Climate Injustice ~ Is Food a Major Player?

In this interview with Mother Channel at COP 22, Marrakech, Emily Rushton speaks on her passion, being inspired by personal experience and working on behalf of Ora Taiao: New Zealand Climate and Health Council towards addressing Climate Injustice.

Moved by the climate injustice she saw in rural Asia, a registered nurse and member of OraTaiao: New Zealand’s Climate and Health Council, she decided to do something about it.

During almost two years of travelling, she met many people that climate change was affecting, but mostly during her nine months in Asia, when travelling through Laos, Burma and Indonesia.
The stories she heard from the rural families who were struggling made her realise that her own culture is what is inflicting innocent, self- sustainable villages to extreme weather conditions.

Believing this was creating food insecurity, Rushton looked into what she could do, and after returning home decided to travel around New Zealand using the best and most up-to-date research she could find and on behalf of the NZ Climate and Health Council, Ora Taiao, with the aim of educating health professionals and communities in order to help ourselves as well as others and learn to live more sustainably.
During her research, she was surprised to learn about animal agriculture’s role towards causes of climate change, being responsible for a quarter of the world’s emissions, and 90% of deforestation in the world. Stating it as a really significant factor, but also acknowledging the fact that there is minimal discussion about it and people are only somewhat aware of it, compared to fossil fuels which have been talked about for decades.
Talking about how much of an impact, she cited a comparison which had been made in this arena, viz; ‘If one were eating a completely plant-based diet and driving a 4×4 vehicle, that’s the same emission set as if one were eating a normal Western lifestyle diet and only riding a bicycle, never taking a bus, car or equal.’ This led to her realisation that each individual can personally make quite a significant difference to our emissions in our environment, just by making healthy lifestyle choices.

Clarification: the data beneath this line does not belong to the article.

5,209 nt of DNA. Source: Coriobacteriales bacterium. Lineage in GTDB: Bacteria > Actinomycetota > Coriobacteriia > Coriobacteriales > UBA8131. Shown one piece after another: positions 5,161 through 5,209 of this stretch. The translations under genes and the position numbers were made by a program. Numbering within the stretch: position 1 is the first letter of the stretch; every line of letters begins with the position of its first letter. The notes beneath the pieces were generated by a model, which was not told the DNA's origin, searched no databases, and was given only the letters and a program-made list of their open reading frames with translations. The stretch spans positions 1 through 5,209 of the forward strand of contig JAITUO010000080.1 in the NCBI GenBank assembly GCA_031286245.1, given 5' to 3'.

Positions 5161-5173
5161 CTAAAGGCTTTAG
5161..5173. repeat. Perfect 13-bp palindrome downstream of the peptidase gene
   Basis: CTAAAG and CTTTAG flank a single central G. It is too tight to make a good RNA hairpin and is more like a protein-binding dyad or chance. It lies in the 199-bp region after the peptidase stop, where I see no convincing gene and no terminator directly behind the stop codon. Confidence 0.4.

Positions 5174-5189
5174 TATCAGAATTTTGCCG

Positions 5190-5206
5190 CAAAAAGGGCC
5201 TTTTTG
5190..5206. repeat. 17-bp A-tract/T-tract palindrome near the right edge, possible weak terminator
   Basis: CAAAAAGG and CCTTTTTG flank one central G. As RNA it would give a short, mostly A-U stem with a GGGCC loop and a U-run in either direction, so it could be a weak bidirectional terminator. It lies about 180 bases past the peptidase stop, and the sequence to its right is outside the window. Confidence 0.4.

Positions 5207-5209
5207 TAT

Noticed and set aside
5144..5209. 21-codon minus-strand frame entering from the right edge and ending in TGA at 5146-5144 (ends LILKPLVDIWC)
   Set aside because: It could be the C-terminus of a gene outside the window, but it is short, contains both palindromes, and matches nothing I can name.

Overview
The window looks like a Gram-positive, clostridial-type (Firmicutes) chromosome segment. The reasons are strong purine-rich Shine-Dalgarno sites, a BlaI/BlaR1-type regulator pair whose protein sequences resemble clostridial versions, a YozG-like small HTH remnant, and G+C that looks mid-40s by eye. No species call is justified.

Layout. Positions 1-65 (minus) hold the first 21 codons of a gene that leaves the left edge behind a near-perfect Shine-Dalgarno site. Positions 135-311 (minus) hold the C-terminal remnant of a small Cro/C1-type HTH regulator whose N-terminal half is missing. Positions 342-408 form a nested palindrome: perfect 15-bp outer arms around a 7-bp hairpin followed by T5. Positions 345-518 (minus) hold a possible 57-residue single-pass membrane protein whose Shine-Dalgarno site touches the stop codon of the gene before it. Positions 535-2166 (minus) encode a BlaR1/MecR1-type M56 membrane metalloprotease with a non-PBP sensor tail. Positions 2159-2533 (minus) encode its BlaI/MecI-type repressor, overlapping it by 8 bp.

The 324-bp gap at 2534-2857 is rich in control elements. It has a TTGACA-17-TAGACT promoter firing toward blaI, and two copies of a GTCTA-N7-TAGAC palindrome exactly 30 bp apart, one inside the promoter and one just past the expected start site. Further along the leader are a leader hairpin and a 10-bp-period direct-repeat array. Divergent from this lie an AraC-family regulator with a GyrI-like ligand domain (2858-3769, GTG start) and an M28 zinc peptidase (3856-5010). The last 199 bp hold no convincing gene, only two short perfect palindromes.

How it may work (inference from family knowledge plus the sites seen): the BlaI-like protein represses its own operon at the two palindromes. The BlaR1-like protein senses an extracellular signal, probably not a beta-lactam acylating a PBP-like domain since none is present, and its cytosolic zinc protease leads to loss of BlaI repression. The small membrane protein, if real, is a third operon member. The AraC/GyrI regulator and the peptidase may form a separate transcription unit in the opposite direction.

From a nursing perspective, she wanted to know what the health benefits and possible health issues would be in terms of cutting out animal products from her diet, and cites a personal example of the time when she was preparing to run a marathon, having never really run before, was really focused on the health impacts, only to discover that a vegan diet during athlete’s training periods, enhanced their performance. Rushton decided to change her diet and slowly transitioned from being a western diet omnivore, through the flexitarian stage, little or no red meat, she then started addressing other animal products like butter, milk, cheese, ice-cream, etc individually, which enabled her over a period of approximately 10 months, to transition completely to vegan.

Some contributors to Climate Change in terms of Food Issues, amongst others, e.g.
*GHG emissions from some foods are high, e.g. 18% from animal agriculture globally
*Environmental change = Food production disruption
*Disease burdens related to our food choices
*75% of water worldwide is used by farmers.

Foods and dietary patterns that are healthy, low-cost and environmentally sustainable carry a very strong argument for optimisation modelling around the world in terms of, for example; Diets being cheaper, healthier and lower emissions, public institutions to adopt models and governments to use education, tax and policy to implement healthier living and benefits.

To quote Emily Rushton in closing – ‘YOU ~ can make a huge difference in your everyday life!

Links: Enter the world of Flexitarians OraTaiao ~ Climate Change & Health

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